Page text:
III.IT REFLECTS THE IMPORTANCE OF “ RELATIONS ” IN THE CHINESE PEOPLE’S MIND“Relations “ or “ Human Relations “, to be specific, means so much to the Chinese people that “ relying on ‘ Relations ‘ or ‘ Ownership of Property ‘ for one’s status in society has become one of the key differences between Chinese culture and Western culture “ ( Notes of A Lecture by Prof. Fang Yongde from Shanghai International Studies Uni., 2001). If we have more relations or more important relations, we can enjoy a stronger position in society. Otherwise we are in a weaker status. Naturally we are ready to do anything to strengthen our existing relations and develop new ones rather than lose them or let them estranged. Sometimes we have to readjust certain relations or even cut some undesirable off. To do all these, we need proper occasions. A funeral together with a party following it may be one of them.
Then, when one dies, all the human relations that used to be connected with him now miss a “ cruciform knot ”. We need a funeral to confirm and grieve over this missing of relation and then a different kind of ceremony such as a party following the funeral (as a matter of fact, some other way has to be found, after all, if a party is not held after the mourning ceremony) in order to re-knit well the original net of relations in a lighter atmosphere. Those who come to attend the funeral and the banquet after it mean to shift their relations from the deceased to the living and to be ready to continue them. Those who do not come for any reason or are not invited to will stop this relation automatically, most probably for ever. Besides, a banquet following a funeral also serves as a good way to show thanks to people of all these different relations who have come all the way to attend the funeral.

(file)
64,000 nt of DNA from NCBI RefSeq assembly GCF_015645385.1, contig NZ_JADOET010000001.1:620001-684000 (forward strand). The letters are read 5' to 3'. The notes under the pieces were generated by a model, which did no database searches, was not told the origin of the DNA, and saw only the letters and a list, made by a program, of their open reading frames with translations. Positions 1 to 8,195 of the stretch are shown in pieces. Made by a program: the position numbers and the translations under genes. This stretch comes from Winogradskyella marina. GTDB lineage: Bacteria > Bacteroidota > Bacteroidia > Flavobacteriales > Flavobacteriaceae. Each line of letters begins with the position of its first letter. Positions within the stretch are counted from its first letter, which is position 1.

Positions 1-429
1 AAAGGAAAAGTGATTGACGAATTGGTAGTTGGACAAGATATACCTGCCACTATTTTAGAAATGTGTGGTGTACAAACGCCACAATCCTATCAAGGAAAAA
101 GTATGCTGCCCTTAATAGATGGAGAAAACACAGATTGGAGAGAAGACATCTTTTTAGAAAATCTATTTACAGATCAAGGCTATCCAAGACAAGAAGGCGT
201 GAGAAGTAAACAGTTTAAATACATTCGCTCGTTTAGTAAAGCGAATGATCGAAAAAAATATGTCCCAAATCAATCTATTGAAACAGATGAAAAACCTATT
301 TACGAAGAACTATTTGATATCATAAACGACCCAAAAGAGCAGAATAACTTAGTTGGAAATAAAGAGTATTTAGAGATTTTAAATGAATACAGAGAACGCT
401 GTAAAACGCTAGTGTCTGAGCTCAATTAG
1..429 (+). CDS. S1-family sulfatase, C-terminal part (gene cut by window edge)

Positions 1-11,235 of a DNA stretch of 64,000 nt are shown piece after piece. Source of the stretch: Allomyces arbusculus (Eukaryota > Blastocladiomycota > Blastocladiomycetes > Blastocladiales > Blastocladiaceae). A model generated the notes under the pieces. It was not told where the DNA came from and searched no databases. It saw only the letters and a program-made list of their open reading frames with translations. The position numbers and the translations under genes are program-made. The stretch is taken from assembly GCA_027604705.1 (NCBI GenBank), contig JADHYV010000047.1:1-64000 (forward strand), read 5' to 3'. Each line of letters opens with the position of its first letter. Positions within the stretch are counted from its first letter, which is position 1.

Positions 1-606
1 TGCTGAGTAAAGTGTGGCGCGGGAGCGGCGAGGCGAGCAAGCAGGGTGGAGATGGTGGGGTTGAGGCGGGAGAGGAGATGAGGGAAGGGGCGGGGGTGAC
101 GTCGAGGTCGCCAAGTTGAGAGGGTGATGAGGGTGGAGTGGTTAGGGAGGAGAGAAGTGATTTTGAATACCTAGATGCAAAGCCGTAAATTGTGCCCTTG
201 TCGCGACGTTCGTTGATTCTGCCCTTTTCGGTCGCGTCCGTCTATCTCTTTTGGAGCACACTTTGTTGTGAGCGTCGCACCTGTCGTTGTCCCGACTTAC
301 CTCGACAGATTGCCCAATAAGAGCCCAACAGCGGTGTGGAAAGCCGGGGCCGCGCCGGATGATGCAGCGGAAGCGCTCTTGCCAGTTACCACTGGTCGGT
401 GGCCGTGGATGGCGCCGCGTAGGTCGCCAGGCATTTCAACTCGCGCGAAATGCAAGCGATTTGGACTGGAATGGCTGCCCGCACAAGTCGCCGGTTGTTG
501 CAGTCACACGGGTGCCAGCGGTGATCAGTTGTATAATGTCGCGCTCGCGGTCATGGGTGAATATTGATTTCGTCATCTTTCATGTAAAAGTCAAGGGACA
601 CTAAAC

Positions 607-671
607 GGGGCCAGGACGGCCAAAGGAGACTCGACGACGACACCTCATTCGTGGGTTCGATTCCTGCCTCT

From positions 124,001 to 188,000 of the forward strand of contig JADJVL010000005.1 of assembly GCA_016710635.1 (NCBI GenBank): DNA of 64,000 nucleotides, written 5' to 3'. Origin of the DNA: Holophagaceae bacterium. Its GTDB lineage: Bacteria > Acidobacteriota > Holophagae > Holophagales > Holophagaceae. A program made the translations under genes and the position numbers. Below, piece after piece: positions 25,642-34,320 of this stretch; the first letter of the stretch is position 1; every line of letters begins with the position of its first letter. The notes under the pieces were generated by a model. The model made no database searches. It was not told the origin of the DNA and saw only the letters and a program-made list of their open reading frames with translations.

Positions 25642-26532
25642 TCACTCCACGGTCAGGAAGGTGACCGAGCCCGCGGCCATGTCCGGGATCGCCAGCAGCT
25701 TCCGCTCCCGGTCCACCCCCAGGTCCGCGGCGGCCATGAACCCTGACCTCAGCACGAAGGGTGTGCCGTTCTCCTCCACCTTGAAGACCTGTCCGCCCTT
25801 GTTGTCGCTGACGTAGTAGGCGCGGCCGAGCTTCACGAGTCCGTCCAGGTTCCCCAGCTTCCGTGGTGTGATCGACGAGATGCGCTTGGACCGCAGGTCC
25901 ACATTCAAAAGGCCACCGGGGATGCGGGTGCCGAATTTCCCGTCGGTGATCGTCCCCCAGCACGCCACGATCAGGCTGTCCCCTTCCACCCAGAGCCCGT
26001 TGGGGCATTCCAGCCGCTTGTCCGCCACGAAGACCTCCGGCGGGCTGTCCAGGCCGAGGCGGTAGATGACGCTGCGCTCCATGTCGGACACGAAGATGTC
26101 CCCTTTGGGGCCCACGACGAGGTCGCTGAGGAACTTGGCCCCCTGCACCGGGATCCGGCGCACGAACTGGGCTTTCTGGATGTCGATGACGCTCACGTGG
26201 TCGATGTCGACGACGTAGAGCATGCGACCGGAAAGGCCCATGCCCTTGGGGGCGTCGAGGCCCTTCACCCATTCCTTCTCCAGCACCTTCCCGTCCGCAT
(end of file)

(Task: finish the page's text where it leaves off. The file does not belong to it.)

Just like many other Chinese common practices, holding a banquet after a funeral is not merely a way to show thanks to those who are present at the funeral, but it has its own cultural significance. It shows that the Chinese people well understand the different meanings of This Life and Next Life. They not only want to show grief over the deceased but, consciously or unconsciously, they are also ready to accept the fact and want to do something to mark their readiness to start a new life. This practice also reflects the traditional Chinese idea of glorifying one’s ancestors by all means; hence a decent funeral followed by a decent banquet. Finally, it demonstrates the great importance of keeping relations in the Chinese people’s mind and so a funeral and a party following it well serve their different functions to confirm a missed knot ant to make a new one in its place in the big net of human relations.